The sudden closure of Misa Travel, once seen as a role model for its push into the online space, has shocked the travel industry.
It has raised questions about whether the firm tried to find new sources of revenue in the face of competition from global players, and expanded too fast.
The 23-year-old Misa Travel put up the shutters on Wednesday, a day after the Singapore Tourism Board (STB) revoked its travel agent licence for failing to "fulfil its obligations towards its customers" - leaving several clients in the lurch.
The Consumers Association of Singapore (Case) said it has received at least 17 complaints since the agency closed, with customers saying they were out of pocket by $18,000 for unfulfilled packages.
Neighbours of Misa Travel's office at Hong Lim Complex told The Straits Times that nothing had seemed amiss up until its closure.
Set up in 1994 by Mr Kenny Chew, Misa Travel's core business was in online travel ticketing services, through portals such as airfares. com.sg and cruises.com.sg. It was held up as a model for traditional agencies looking to migrate online.
In 2014, Mr Chew sold the business to private equity firm Zana Capital, which, along with Misa Travel, could not be reached yesterday.
Number of complaints received by Case since Misa Travel closed
The demise of yet another established travel agency follows the closures of coach company Five Stars Tours in 2014 and Asia-Euro Holidays in 2015.
An industry player told ST that after the takeover, Misa Travel's new management had tried to expand its portfolio. The travel agency, which primarily dealt with flight, hotel and cruise bookings, started getting involved in tour packages, corporate travel, and meetings, conferences and exhibitions travel.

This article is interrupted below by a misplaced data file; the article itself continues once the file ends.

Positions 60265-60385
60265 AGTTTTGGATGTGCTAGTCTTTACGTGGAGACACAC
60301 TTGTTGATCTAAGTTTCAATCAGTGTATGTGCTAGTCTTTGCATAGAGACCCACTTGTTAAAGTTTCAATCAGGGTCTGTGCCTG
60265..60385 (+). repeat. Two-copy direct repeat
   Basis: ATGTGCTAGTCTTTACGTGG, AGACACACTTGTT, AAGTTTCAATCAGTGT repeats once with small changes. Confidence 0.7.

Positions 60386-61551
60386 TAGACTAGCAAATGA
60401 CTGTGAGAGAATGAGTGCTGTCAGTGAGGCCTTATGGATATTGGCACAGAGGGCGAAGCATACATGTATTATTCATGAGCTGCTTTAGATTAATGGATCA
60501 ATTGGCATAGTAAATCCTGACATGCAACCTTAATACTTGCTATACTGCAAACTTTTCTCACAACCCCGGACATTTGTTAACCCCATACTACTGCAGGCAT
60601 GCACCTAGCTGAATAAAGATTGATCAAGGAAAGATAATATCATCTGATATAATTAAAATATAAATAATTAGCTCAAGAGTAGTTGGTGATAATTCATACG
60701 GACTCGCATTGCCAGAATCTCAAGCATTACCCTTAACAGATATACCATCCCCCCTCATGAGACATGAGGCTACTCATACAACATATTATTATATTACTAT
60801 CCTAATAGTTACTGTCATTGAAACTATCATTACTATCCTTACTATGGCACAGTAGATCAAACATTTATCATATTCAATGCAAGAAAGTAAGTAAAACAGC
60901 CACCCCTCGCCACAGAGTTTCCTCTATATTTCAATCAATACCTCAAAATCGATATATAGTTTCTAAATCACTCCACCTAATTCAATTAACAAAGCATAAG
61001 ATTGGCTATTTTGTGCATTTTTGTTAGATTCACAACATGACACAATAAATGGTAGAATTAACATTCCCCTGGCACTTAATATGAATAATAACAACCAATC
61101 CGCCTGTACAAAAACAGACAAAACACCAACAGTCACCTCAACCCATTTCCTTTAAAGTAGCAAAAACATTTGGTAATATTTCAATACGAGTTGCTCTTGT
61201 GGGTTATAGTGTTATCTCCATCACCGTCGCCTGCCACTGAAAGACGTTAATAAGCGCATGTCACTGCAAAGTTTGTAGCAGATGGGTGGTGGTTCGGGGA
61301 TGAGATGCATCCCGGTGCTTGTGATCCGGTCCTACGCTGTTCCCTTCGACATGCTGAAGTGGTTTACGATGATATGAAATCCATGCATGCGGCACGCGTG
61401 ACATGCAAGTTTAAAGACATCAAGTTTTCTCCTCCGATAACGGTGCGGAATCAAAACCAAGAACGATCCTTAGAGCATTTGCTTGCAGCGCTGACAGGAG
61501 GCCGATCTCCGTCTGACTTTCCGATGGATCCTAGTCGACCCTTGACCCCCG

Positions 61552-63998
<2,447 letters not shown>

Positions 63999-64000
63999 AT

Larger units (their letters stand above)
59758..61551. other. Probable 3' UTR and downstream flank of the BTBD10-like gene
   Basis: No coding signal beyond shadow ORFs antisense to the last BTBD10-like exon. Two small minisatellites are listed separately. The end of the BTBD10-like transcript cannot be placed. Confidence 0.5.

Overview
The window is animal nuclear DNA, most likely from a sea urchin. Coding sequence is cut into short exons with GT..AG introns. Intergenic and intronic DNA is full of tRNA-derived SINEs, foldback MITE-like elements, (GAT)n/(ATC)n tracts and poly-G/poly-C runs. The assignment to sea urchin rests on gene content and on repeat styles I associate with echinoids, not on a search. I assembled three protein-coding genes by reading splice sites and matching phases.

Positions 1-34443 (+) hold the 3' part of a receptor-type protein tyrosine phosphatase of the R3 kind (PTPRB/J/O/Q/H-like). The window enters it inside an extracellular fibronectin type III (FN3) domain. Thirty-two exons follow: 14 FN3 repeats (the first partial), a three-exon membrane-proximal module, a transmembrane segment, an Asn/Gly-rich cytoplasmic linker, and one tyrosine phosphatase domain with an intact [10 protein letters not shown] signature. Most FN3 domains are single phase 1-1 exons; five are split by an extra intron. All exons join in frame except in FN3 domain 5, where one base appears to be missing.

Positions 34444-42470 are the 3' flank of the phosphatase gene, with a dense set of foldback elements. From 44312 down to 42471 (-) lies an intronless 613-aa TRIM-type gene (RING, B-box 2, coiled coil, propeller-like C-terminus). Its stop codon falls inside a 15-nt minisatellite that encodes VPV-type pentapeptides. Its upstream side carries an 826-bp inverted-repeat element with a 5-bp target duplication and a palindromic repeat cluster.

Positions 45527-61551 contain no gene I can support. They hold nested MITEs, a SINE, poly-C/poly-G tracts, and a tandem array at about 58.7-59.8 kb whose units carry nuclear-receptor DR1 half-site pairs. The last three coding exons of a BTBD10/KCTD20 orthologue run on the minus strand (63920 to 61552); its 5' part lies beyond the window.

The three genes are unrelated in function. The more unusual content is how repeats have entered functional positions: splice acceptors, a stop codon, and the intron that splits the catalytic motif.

"It tried to do more things, and so needed to hire more people, and the costs kept escalating," said the source.
There were other hints that not all was well. Last year, it had applied successfully for an STB fund which encourages tourism businesses to use technology or immersive tours to enhance the visitor experience.
But STB later terminated the agreement "as Misa Travel did not meet the agreed project timelines", said STB's director of travel agents and tourist guides Ong Ling Lee. No funding was provided to the company, she added.
Ngee Ann Polytechnic's senior tourism lecturer Michael Chiam noted that consumers can now buy tickets not only from online travel agents, but also from intermediaries such as Agoda and directly from airlines and hotels.
"It's a very competitive landscape. For a travel agent to survive, you have to be able to add value, such as organising tours using your expert knowledge of a particular location," he said. "But if you just offer run-of-the-mill services like booking tickets, you can't survive."
Case executive director Loy York Jiun advised affected consumers who had bought travel insurance to contact their insurance company immediately. Those who used their credit cards can contact their card-issuing bank.
A customer, Mr Lee Kim Hon, said Misa Travel has not replied to queries about his $3,000 purchase of 15 tickets to Hong Kong next week. The airline informed him his tickets have been voided. "Thankfully, I bought travel insurance," added the 38-year-old manager.
In the first five months of the year, Case received 195 complaints involving the travel industry.
•Additional reporting by Revathi Valluvar